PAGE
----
The first few months of this year have been incredibly painful, filled with sickness after sickness, hospitalization of Everly, and amidst all of that the loss of another baby (I would entering my 2nd trimester this week). From the outside looking in, we appear to be okay. And it makes sense why people around us have thought we’ve even moved on. Appearance… oh my. What a joke, am I right? How many times do we (you?) lie through your teeth “I’m doing good!”? We just keep pushing through and going and going and going. But is that strength? We know, we are anything but strong right now. We had given up just two weeks ago. We wanted to call it quits on everything. And those moments, our “rock bottom”, have led us to this moment here…

Now, we are making choices for our family that aren’t easy (the mountains) which don’t look anything like we’d imagined, or planned for. Or where we’d imagined. It actually might seem like a rather simple life, from the outside looking in. Or like we’ve given up on our dreams, our calling even. But we know this is not, and that this is the first time we are deliberate in choosing to face this “valley” that we haven’t fully faced, and that is no small or simple or weak thing. It is strong to decide this path, though it’s more painful and requires more faith (for us).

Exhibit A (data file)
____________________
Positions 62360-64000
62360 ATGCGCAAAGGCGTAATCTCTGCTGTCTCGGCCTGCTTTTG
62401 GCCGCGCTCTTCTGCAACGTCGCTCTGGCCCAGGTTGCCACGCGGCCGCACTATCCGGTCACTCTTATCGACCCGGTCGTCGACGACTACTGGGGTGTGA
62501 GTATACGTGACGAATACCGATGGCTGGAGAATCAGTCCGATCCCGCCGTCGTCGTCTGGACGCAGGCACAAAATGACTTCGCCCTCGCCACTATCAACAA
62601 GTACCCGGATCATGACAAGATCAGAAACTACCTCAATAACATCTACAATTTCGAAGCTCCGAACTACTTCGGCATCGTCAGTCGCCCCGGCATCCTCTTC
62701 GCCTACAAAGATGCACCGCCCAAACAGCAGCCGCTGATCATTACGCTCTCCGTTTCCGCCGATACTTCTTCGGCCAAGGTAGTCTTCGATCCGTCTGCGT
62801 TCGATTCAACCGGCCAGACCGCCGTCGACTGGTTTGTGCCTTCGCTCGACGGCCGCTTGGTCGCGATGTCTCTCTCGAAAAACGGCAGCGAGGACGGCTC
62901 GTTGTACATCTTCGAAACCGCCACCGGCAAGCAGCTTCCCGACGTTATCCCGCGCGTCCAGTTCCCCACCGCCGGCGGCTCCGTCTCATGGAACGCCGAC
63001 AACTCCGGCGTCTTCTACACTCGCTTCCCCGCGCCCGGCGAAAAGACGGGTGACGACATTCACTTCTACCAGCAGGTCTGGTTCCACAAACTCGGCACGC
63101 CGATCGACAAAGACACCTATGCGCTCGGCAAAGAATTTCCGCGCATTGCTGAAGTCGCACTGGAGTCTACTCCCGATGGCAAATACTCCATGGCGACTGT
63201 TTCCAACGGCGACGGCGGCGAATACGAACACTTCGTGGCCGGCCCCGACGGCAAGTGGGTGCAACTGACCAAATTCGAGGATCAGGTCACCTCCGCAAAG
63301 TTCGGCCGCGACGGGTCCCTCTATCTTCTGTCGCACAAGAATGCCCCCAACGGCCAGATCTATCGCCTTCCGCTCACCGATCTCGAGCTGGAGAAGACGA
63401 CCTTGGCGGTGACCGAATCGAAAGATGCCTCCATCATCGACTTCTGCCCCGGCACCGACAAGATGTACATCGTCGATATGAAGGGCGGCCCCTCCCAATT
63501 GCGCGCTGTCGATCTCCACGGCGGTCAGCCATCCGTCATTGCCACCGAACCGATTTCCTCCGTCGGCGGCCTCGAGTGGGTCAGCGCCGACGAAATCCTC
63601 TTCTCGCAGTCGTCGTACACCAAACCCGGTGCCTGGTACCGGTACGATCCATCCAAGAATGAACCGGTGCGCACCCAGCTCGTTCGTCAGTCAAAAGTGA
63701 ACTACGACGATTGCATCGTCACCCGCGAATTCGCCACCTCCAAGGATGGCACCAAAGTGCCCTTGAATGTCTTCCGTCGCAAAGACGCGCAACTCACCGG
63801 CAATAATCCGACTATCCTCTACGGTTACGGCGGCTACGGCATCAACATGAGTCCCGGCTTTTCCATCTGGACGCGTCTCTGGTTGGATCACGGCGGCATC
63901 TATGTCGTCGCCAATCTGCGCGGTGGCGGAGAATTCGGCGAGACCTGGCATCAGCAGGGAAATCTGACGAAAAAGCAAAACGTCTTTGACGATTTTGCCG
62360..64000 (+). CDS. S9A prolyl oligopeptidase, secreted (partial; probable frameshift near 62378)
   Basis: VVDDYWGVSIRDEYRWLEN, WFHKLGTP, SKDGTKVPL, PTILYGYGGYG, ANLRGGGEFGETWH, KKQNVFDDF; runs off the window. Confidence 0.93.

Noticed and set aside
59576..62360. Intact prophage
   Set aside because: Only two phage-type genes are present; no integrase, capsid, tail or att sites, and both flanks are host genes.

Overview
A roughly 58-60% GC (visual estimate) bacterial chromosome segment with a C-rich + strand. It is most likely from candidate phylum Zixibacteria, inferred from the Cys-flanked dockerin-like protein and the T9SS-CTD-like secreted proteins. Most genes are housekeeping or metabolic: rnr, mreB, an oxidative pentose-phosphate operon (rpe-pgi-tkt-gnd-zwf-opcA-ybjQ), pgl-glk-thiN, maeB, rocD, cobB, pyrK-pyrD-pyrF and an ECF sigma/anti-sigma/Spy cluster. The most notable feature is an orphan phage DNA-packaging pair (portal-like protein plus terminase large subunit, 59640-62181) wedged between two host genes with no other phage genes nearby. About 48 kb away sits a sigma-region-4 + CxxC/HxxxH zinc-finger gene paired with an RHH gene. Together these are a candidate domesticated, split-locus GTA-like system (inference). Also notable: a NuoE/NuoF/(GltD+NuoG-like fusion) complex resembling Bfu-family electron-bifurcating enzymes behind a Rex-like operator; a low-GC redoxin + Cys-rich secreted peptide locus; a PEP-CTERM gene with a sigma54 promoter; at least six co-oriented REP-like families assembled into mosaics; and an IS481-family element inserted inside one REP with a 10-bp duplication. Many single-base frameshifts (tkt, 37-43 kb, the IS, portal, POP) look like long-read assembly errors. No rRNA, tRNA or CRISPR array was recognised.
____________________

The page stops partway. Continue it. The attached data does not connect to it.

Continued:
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(The Royal Gorge – photo by Ted)

I stood today and looked down into the depths of this gorge. And my stomach sank due to fear (especially with my kids near!) yet once I recognized how truly safe we were, the fear naturally dissolved and I began to see the beauty everywhere. There was beauty even in the depths where the river raged below. I almost gasped, it was so stunning. I suddenly realized it was no coincidence that we were there. I felt like this was a picture of where we are at: A picture of us, facing this gorge, this valley and feeling fear as we look down. Fear of falling and being unable to get back up, or worse. Fear of the unknown in facing the raging river. But from above I can see there is also beauty below. Though it will be difficult to crawl back into that valley and face these things, the beauty that will meet us amidst all of this pain and fear, is undeniably healing.